The world’s largest flying aircraft has reached new heights, with Stratolaunch today completing the seventh test flight of its gigantic Roc carrier plane and logging a record altitude for the huge aircraft in the process. The exercise was also used to test the in-flight performance of recently installed pylon hardware, which will launch smaller hypersonic aircraft from altitude and send them across the skies at speeds of over Mach 5.
California’s Stratolaunch originally designed Roc to carry rockets and satellites into the stratosphere from where they would then be fired into low-Earth orbit. A recent shift in strategy has seen the massive plane, which features six Boeing 747 engines, two side-by-side fuselages and a wingspan of 385 ft (117 m), repurposed as a carrier for hypersonic research vehicles.
In 2020, the company offered a first look at what these vehicles will look like, revealing a concept called the Talon-A. It is designed for swift and repeatable hypersonic flights with an ability to take off and land itself on a runway, in addition to being launched from the Roc carrier aircraft. The company unveiled a test version of this hypersonic vehicle last moth, called the TA-O.
Meanwhile, Stratolaunch has been busy fitting out the Roc aircraft with the pylon hardware needed to carry Talon-A into the air. Made from aluminum and carbon fiber skins, the pylon features a winching system to lift the Talon-A into place and weighs around 8,000 lb (3,629 kg), while occupying 14 ft (4.3 m) of the Roc’s center wingspan.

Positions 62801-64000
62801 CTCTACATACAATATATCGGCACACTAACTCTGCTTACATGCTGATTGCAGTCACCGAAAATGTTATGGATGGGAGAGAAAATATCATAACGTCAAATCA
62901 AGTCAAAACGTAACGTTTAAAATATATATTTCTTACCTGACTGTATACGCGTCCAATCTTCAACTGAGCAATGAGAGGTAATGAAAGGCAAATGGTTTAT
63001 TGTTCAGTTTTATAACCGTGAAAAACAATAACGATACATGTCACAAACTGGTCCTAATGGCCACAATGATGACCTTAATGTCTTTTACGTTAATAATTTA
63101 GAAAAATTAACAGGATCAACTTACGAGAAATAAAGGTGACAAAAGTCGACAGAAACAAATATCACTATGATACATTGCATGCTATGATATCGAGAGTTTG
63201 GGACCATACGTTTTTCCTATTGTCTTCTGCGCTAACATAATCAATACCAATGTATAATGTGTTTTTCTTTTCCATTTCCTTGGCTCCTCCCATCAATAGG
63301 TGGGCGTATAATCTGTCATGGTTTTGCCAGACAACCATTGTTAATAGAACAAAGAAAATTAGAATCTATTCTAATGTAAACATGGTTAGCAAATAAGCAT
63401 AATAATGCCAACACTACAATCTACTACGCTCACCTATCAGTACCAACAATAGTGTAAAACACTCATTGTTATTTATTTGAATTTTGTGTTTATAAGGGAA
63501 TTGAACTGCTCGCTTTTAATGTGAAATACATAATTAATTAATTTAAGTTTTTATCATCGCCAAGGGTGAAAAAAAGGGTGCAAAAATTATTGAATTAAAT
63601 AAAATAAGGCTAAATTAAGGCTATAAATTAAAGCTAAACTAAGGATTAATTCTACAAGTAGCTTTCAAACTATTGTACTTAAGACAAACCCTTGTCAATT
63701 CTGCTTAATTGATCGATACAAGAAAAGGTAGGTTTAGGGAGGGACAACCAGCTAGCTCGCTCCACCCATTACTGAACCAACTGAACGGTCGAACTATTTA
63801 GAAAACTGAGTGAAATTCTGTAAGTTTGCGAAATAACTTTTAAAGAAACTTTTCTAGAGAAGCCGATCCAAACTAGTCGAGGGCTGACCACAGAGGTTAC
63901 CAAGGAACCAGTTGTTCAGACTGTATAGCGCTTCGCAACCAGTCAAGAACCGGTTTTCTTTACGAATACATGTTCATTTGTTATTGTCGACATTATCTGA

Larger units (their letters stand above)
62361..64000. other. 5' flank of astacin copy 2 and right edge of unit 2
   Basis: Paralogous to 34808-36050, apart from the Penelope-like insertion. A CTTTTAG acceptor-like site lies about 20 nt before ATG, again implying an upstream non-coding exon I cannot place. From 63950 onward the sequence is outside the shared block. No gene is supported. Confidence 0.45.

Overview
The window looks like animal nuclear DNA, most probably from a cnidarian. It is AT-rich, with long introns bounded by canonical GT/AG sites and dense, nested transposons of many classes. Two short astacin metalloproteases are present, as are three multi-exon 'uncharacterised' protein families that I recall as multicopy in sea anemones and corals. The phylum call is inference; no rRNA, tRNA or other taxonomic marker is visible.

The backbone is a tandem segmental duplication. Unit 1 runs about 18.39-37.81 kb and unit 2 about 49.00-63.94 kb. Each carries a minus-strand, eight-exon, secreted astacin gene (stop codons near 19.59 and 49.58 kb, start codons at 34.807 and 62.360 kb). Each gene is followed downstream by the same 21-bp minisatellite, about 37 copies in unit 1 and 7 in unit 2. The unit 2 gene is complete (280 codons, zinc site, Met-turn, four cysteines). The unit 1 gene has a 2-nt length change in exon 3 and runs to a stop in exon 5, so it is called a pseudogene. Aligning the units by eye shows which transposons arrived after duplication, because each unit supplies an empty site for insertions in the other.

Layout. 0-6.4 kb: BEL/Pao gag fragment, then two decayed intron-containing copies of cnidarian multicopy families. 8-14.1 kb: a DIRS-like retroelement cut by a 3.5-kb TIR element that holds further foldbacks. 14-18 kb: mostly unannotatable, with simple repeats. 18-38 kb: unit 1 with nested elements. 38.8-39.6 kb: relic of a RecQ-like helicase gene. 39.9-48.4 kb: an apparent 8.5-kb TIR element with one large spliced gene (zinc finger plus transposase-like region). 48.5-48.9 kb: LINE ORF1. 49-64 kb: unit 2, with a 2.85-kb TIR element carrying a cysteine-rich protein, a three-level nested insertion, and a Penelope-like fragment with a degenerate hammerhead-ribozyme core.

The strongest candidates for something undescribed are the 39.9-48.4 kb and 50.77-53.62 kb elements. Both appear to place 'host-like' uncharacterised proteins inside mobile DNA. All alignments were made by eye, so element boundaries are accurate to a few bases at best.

Since adding the pylon to aircraft, the company’s testing program has focused on validating this new configuration in flight, and today it’s reported success on a couple of fronts. The Roc plane lifted off for a three-hour flight over the Mojave desert, during which it reached the highest altitude seen throughout testing so far, at 27,000 ft (8,200 m).
The flight also built on recent testing exercises by further validating the aircraft’s general performance and handling with the pylon onboard, and further validated the landing gear functionality, according to the company. Having also successfully integrated the TA-O test vehicle into the carrier aircraft for the first time, the company plans to conduct its first full release during a flight later this year.
“Today’s flight is a success story of the Stratolaunch team’s ability to increase operational tempo to the pace desired by our customers for performing frequent hypersonic flight test,” said Dr. Zachary Krevor, Stratolaunch Chief Executive Officer and President. “Furthermore, the team reached a new altitude record of 27,000 feet, thereby demonstrating the aircraft performance needed for our Talon hypersonic vehicle to reach its wide design range of hypersonic conditions.”